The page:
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National Science Foundation: Advancing Informal STEM Learning

Deadline: November 6, 2017

The Advancing Informal STEM Learning (AISL) program seeks to advance new approaches to and evidence-based understanding of the design and development of STEM learning for the public in informal environments; provide multiple pathways for broadening access to and engagement in STEM learning experiences; advance innovative research on and assessment of STEM learning in informal environments; and engage the public of all ages in STEM in informal environments. The products of AISL investments may include, but are not limited to, exhibitions and programs in museums, zoos, aquaria, botanic gardens/arboreta, planetariums, nature centers, parks, libraries, and other environments; science communication; after-school and out-of-school time (OST) programs; radio, television, film, or media programs or series; Do-It-Yourself (DIY)/maker initiatives; opportunities for the public to engage in research including crowd-sourcing and citizen science; on-line and other digital experiences (e.g., games, simulations, social media, mobile computing, distributed networks, and massive online open courses); and research findings that articulate what works, for whom, why, and in what contexts.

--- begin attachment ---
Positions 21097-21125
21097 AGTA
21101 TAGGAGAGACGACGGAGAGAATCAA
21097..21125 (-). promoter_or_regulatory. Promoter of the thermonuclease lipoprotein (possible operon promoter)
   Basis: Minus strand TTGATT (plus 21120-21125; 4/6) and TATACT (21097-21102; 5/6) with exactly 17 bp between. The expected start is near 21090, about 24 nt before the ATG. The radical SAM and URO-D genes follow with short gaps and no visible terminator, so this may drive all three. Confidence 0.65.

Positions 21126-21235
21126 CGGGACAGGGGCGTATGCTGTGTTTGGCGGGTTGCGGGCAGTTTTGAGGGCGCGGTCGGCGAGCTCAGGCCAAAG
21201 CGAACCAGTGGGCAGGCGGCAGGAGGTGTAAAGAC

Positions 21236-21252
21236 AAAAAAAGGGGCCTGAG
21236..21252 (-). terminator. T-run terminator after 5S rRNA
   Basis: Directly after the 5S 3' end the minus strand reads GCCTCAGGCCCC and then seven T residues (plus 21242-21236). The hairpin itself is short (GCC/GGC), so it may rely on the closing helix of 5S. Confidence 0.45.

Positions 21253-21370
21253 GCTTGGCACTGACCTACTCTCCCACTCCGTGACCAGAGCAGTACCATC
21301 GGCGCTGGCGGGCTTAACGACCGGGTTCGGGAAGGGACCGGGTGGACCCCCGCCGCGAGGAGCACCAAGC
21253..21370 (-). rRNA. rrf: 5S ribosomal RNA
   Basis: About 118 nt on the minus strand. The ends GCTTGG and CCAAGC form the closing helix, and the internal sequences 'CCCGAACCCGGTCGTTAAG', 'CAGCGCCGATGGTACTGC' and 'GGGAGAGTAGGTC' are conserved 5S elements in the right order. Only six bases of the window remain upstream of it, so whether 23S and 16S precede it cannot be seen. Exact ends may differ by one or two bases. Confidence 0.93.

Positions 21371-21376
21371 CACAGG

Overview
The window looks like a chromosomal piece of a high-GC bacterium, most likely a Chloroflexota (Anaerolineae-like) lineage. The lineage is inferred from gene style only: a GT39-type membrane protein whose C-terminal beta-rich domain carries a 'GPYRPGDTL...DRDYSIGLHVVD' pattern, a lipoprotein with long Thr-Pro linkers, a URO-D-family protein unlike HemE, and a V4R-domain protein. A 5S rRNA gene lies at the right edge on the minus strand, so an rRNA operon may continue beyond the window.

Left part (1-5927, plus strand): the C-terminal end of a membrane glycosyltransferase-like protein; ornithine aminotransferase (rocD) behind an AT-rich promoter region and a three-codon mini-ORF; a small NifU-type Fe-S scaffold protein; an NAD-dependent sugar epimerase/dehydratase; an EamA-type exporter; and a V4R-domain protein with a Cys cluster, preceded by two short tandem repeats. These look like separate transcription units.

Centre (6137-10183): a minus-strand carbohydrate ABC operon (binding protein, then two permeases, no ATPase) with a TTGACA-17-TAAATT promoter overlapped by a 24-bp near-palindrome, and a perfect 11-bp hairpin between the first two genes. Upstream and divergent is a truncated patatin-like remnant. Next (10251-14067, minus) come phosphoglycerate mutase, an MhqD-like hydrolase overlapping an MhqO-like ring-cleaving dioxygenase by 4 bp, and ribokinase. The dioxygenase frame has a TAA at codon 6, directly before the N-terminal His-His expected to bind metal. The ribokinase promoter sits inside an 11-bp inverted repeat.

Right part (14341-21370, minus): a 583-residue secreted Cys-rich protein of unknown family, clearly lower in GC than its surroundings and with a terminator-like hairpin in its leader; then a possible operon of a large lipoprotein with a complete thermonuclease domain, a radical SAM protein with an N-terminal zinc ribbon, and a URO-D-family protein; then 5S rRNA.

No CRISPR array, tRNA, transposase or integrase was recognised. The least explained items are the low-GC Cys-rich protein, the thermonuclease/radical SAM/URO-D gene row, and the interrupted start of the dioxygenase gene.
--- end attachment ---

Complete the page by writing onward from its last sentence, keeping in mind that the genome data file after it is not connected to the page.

The AISL program supports the following six types of project types:

  • Pilots and Feasibility Studies: Projects offer opportunities for practitioners and researchers to investigate issues in and approaches to informal STEM learning and to establish the basis for future research, design, and development of innovations or approaches. Such initial exploratory development work and pilot or feasibility studies should produce evidence, findings, and/or prototype deliverables that help the team make critical decisions about future work.